First, we meet Stephen, the restaurant franchise manager who signed up for his company’s lowest priced plan, only to find himself facing insurmountable costs after a cancer diagnosis. Then Christian—a young college student and retail worker who can’t seem to get an accurate diagnosis, let alone treatment, for his debilitating knee pain. Geronimo, thirty-six years old, has liver failure, but his meager disability check disqualifies him for Medicaid—and puts a life-saving transplant just out of reach. Roxana, who’s lived in the community without a visa for more than two decades, suffers from complications related to her cancer treatment. And finally, there’s Ebonie, a young mother whose high-risk pregnancy endangers her life. Whether due to immigration status, income, or the vagaries of state Medicaid law, all five are denied access to care. For all five, this exclusion could prove life-threatening.
Each patient eventually lands at Ben Taub, the county hospital where Dr. Nuila has worked for over a decade. Nuila delves with empathy into the experiences of his patients, braiding their dramas into a singular narrative that contradicts the established idea that the only way to receive good healthcare is with good insurance. As readers follow the movingly rendered twists and turns in each patient’s story, it’s impossible to deny that our system is broken—and that Ben Taub’s innovative model, which emphasizes people over payments, could help light the path forward.
In THE TOMORROW GAME, Sudhir Venkatesh crafts a deeply reported nonfiction story that reads like a crime novel as he follows two boys living in Chicago’s South Side whose crews are racing to try and obtain a gun first. Venkatesh starts from the origins of the conflict—a teenage boy’s quest to win the respect of his crew through enacting violence—and shows how that decision spirals out, impacting families and the community at large. This search for a gun as well as efforts to defuse the conflict is told in an astonishingly in-depth account of the causes and impacts of gun violence.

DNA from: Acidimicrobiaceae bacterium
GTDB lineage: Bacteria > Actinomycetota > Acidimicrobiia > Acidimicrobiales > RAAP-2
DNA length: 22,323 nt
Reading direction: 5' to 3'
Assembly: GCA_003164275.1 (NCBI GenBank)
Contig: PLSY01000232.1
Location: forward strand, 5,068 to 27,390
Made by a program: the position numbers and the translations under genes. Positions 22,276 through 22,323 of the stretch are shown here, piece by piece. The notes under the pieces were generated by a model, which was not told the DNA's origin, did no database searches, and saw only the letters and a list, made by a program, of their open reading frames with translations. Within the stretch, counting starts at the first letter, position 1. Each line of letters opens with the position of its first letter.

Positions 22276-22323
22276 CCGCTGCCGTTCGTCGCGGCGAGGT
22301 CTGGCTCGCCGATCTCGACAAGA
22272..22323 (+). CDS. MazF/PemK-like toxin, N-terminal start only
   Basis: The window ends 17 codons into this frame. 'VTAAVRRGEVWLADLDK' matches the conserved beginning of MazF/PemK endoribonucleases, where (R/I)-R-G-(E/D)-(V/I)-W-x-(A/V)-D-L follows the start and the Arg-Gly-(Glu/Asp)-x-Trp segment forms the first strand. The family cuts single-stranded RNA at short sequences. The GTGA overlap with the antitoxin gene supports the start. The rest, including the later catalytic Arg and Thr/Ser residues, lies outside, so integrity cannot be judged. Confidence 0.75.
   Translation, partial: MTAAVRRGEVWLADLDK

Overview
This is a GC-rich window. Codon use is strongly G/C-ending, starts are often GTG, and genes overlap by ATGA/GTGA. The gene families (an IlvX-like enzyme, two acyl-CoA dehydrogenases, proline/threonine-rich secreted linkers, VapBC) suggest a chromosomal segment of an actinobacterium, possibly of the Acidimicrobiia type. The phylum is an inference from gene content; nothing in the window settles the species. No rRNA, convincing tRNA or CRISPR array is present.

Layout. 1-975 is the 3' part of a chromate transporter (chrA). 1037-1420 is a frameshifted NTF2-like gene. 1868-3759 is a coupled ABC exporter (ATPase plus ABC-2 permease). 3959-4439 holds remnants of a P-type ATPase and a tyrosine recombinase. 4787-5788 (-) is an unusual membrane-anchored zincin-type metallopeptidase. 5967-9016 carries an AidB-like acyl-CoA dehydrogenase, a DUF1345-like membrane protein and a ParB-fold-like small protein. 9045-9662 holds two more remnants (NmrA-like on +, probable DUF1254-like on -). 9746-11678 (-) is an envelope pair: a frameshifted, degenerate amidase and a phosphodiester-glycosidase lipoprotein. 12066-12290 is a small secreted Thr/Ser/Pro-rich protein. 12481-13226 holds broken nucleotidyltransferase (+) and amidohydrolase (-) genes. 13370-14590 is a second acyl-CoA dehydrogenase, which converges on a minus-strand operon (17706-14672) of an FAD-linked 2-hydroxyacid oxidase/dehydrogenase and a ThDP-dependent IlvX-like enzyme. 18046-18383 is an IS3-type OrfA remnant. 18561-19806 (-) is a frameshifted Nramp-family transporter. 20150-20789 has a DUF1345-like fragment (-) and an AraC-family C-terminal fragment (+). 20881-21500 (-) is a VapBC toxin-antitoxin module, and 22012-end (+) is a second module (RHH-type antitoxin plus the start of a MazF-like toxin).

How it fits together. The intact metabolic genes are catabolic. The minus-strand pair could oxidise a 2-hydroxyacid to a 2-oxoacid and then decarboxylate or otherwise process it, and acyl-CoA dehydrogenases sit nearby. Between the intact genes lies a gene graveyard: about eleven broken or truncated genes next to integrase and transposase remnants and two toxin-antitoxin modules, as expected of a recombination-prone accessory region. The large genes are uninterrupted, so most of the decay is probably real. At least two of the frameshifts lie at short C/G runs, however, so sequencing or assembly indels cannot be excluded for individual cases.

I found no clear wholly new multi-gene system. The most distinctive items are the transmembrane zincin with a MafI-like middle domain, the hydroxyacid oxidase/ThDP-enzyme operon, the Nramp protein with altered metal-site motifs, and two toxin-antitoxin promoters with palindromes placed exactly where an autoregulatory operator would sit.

A New York Times bestselling author’s gripping account of a Chicago community coming together to save a group of teenagers from gun violence.
In the tradition of works like Random Family and Behind the Beautiful Forevers, Sudhir Venkatesh’s The Tomorrow Game is a deeply reported chronicle of families surviving in a Southside Chicago community.
At the heart of the story are two teenagers: Marshall Mariot, an introverted video gamer and bike rider, and Frankie Paul, who leaves foster care to direct his cousin’s drug business while he’s in prison. Frankie devises a plan to attack Marshall and his friends—it is his best chance to showcase his toughness and win respect for his crew. Catching wind of the plan, Marshall and his friends decide they must preemptively go after Frankie’s crew to defend their honor. The pressure mounts as both groups of teens race to find a gun and strike first. All the while, the community at large—a cast that includes the teens’ families, black market gun dealers, local pastors, a bodega owner, and a veteran beat cop—try their best to defuse the conflict and keep the kids alive.
Based on Venkatesh’s three decades of immersion in Chicago’s Southside, and as propulsive as a novel, The Tomorrow Game is a nuanced, timely look at the toll that poverty and gun violence take on families and their communities.